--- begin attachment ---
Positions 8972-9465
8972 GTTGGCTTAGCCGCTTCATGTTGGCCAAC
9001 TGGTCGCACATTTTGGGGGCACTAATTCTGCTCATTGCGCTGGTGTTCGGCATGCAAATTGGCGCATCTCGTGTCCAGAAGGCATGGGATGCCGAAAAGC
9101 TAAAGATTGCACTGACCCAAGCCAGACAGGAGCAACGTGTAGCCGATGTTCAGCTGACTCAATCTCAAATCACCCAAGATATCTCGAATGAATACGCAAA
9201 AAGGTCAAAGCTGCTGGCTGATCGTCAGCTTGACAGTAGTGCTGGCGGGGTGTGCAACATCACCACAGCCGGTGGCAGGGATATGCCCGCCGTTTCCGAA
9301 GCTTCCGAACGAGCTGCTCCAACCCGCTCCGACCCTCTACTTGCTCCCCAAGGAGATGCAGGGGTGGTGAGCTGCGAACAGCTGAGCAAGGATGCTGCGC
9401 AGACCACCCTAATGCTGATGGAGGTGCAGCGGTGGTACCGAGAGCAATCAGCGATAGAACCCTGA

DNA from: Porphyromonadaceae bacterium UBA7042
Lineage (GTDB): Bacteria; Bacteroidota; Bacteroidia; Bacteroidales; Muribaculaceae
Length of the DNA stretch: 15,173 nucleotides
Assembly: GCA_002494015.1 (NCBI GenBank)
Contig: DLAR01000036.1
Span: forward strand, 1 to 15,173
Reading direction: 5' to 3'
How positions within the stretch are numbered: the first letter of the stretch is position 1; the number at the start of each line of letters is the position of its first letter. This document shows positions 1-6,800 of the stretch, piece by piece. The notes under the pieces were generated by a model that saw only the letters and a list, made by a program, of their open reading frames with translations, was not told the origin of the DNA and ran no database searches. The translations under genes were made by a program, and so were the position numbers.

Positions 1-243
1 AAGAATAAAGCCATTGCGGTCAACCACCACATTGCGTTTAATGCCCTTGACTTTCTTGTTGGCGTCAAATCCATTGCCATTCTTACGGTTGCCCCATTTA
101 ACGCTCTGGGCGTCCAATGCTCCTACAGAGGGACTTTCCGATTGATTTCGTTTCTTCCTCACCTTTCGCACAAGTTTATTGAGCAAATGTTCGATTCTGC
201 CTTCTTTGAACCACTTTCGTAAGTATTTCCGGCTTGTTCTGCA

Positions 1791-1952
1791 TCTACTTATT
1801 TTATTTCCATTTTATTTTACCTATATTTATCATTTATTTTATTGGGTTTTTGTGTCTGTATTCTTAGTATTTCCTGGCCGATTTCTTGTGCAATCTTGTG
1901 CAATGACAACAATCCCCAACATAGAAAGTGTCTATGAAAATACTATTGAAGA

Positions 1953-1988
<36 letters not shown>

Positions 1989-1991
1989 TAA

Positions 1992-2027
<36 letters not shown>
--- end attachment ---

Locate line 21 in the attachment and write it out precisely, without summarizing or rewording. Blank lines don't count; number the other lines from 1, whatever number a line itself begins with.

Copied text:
1791 TCTACTTATT